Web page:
Dr Gerry Norris, microbiologist, Noordhoek
There is much debate at the moment about whether surgical masks can protect us from Covid-19.
I believe masks do help during a global pandemic.
The core of the issue is the fact that Covid-19 is microscopically tiny – far smaller than the size of the pores in many a mask. Thus they can penetrate the perceived protection afforded by masks. Well, some at least. That is the main argument used by those who do not support the use of masks. However, an important counter argument is that the virus particles themselves may not be “free-floating” – they are most often contained in droplets which are dispensed in countless thousands during a coughing or sneezing episode. The masks can protect against those droplets
Masks will assist in minimising the spread of the virus if they are worn by infected persons. And the masks will indeed help protect virus-free people from being infected.
The real debate is around the droplets themselves, not so much about the virus particles as such.
The general and most popular masks available are the disposable and so-called “surgical masks”, which can be bought over the counter at many pharmacies, but because of a desperate worldwide shortage some countries are rationing them, including Taiwan, which has one of the best health-care systems in the world, and, following its experience with the global SARS epidemic of the early 2000s, has so far mostly avoided Covid-19.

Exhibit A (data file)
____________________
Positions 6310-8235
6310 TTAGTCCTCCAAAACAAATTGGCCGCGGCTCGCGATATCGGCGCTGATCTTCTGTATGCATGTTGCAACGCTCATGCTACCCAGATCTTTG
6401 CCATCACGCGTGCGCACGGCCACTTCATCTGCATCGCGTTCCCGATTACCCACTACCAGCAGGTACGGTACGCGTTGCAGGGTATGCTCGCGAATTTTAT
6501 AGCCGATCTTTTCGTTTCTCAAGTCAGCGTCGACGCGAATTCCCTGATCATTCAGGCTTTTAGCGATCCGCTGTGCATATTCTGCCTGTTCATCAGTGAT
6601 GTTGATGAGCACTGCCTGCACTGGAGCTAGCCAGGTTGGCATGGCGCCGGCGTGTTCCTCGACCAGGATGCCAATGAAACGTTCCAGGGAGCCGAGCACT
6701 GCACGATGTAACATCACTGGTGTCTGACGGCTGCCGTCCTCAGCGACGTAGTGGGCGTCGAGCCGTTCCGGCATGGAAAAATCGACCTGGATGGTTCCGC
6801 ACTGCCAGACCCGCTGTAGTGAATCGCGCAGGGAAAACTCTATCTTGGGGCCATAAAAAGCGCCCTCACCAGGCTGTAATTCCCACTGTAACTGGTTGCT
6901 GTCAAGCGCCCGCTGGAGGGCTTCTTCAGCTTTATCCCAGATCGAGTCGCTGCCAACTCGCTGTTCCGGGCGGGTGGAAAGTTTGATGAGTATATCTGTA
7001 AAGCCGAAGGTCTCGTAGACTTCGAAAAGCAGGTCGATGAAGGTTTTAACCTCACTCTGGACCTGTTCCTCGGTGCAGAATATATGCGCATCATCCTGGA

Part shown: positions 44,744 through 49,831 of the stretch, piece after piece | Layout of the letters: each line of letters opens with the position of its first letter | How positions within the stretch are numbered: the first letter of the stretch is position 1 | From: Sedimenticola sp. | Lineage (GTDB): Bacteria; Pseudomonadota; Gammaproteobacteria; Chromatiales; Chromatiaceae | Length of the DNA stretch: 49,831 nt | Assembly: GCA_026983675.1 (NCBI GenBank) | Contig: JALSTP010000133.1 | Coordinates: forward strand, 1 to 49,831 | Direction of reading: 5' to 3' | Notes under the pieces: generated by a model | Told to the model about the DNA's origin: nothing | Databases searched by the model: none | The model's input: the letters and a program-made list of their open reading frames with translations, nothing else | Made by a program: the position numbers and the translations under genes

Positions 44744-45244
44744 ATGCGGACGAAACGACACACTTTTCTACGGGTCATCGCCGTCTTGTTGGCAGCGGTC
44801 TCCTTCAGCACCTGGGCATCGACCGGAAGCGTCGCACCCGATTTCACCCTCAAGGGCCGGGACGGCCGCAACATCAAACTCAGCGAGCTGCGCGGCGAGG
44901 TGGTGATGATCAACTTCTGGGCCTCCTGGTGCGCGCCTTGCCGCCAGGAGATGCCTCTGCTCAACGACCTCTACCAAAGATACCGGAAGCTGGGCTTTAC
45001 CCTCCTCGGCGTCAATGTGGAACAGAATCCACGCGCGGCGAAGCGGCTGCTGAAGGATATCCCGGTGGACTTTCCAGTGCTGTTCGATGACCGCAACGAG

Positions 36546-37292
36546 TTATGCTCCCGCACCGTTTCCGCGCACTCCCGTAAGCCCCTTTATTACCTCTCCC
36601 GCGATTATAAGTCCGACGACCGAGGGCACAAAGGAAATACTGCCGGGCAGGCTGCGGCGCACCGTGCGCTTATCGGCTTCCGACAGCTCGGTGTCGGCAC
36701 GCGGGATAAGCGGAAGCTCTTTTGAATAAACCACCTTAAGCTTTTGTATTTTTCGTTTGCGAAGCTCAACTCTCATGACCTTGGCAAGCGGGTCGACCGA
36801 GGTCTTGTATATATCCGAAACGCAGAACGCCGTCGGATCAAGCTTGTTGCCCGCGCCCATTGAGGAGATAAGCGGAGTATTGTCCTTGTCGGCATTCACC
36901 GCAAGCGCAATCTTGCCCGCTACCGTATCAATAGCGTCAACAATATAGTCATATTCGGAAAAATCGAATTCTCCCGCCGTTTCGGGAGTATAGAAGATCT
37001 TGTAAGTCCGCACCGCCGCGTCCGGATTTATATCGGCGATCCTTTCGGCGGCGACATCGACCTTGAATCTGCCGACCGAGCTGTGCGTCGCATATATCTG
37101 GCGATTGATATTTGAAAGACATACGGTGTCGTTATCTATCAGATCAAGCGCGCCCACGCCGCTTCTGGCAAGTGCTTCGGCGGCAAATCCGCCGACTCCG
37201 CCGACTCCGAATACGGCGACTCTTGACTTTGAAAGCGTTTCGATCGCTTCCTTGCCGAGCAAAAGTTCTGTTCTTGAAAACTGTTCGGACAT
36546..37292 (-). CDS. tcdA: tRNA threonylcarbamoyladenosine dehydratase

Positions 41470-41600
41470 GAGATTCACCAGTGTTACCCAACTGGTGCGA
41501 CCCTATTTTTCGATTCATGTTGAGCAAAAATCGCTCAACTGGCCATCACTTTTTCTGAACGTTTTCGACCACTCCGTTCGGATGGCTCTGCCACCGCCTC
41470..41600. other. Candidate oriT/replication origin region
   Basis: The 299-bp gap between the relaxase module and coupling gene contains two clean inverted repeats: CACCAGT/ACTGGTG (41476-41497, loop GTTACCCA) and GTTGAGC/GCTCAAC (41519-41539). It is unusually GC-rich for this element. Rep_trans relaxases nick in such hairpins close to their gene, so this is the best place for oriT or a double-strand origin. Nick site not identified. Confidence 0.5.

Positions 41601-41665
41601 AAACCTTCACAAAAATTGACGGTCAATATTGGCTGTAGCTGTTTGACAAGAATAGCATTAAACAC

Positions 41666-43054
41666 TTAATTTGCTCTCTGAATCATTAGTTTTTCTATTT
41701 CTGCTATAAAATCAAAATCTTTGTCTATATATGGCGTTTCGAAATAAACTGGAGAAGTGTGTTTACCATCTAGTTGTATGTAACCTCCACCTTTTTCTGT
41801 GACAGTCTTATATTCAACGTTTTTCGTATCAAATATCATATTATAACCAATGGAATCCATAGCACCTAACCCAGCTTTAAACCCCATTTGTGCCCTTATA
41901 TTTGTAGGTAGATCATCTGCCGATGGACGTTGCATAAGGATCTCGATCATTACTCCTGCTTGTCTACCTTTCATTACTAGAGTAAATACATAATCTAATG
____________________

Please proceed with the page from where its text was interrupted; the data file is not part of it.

As a microbiologist, I have thought carefully about what my own family should do. We are using masks when going out in public. The main reason is to protect ourselves from the droplets of others who might be carrying the virus itself. We believe that we are virus free.
I believe our government has taken some very positive, albeit perhaps unpopular decisions and initiatives. The lockdown comes at a huge price. But the positive effect and benefit may be felt by generations to come as the country moves forward.
So my mantra is: stay at home when and where possible; wear a mask when interacting with others; use sanitiser; wash hands properly and frequently with soaps and water; eat healthily; drink sufficient water; take advantage of immune boosters, vitamins and mineral supplements; and speak to your doctor or pharmacist if you feel vulnerable or unsure. They will have good advice for you.
We do not know how the pandemic will pan out with the approaching winter. Let’s all be kind to one another during this unique time as a new chapter of human history is being written.